Whilst representations of the line run as a straight transect across the map, it tends to be a lot less straightforward to trace its course on ground level, let alone to follow it. Habits of dwelling in landscape and moving through it, the effects of boundaries, terrain, and weather, as well as the unpredictable nature of digital technology and user behaviours unfold in a non-linear fashion. The projection of straight movement across space evokes images of colonial conquest and territorial control. Straight movements tend to have target focus, minimising or even eliminating the experience of in-between space, and the gain of one sort masks the loss of another.
Contrary to its explicit straightness, I have always imagined the Common Line as a malleable space of seeking, dwelling and discourse, resonant with German artist Joseph Beuys’s ‘Soziale Plastik’ or ‘social plastique’: the myriad processes of human beings thriving and relating through creative acts. In shaping the polis, art becomes a political act and political action becomes art. It’s worth mentioning that I have always found the English translation as ‘social sculpture’ quite misleading. The term sculpture or ‘Skulptur’ is suggestive of a rigid, possibly even monumental form – an opposite that lies beyond discursive transformation. Monumentalism has a peculiar knack of outdating itself soon after conception. The Common Line is not a monument. It will ever only manifest as a process – through human connections, situated action, and growth.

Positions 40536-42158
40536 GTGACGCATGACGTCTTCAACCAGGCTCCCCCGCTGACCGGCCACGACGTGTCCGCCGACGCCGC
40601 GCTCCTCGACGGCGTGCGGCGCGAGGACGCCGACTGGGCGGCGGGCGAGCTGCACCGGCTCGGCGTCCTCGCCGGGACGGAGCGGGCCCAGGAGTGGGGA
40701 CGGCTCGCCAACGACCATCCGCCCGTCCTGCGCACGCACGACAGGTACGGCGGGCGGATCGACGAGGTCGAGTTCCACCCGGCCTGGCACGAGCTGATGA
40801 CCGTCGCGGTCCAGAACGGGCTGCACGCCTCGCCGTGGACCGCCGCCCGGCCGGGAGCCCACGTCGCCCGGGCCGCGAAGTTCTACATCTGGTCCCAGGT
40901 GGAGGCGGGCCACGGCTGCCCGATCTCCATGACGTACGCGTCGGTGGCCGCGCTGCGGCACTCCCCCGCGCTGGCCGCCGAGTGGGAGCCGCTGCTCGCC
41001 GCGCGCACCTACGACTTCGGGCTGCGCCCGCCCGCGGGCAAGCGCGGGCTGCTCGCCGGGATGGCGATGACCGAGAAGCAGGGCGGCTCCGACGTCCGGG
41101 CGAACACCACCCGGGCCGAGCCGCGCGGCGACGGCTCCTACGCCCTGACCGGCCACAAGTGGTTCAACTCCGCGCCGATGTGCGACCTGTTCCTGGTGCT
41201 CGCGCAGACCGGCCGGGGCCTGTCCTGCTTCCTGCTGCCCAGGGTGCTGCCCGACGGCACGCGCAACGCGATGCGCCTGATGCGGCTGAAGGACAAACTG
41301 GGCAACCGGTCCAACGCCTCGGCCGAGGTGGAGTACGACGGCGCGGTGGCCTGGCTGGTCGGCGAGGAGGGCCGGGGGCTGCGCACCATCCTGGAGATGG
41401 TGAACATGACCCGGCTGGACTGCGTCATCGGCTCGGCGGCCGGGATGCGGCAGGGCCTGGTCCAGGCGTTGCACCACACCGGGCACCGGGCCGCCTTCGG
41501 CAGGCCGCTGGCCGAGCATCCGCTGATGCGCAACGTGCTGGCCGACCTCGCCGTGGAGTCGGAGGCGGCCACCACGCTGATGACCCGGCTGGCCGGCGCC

I was keen to try out some workshop ideas that relate the making of a hands-on sensual connection with land to the perhaps more ethereal realm of digital possibilities. The idea was to use land-based crafts processes to create unique VR-objects or ‘ trees’ for digital planting. I dug out clay from a nearby seam and the workshop participants picked and clipped a branch each from one of the various native trees that grow around the farm. We discussed the branch patterns as fractals of the trees’ growth shapes. Back in the house, we fixed our miniature trees to stable bases, and with a bit of paint and clay, everybody created their own unique tree model.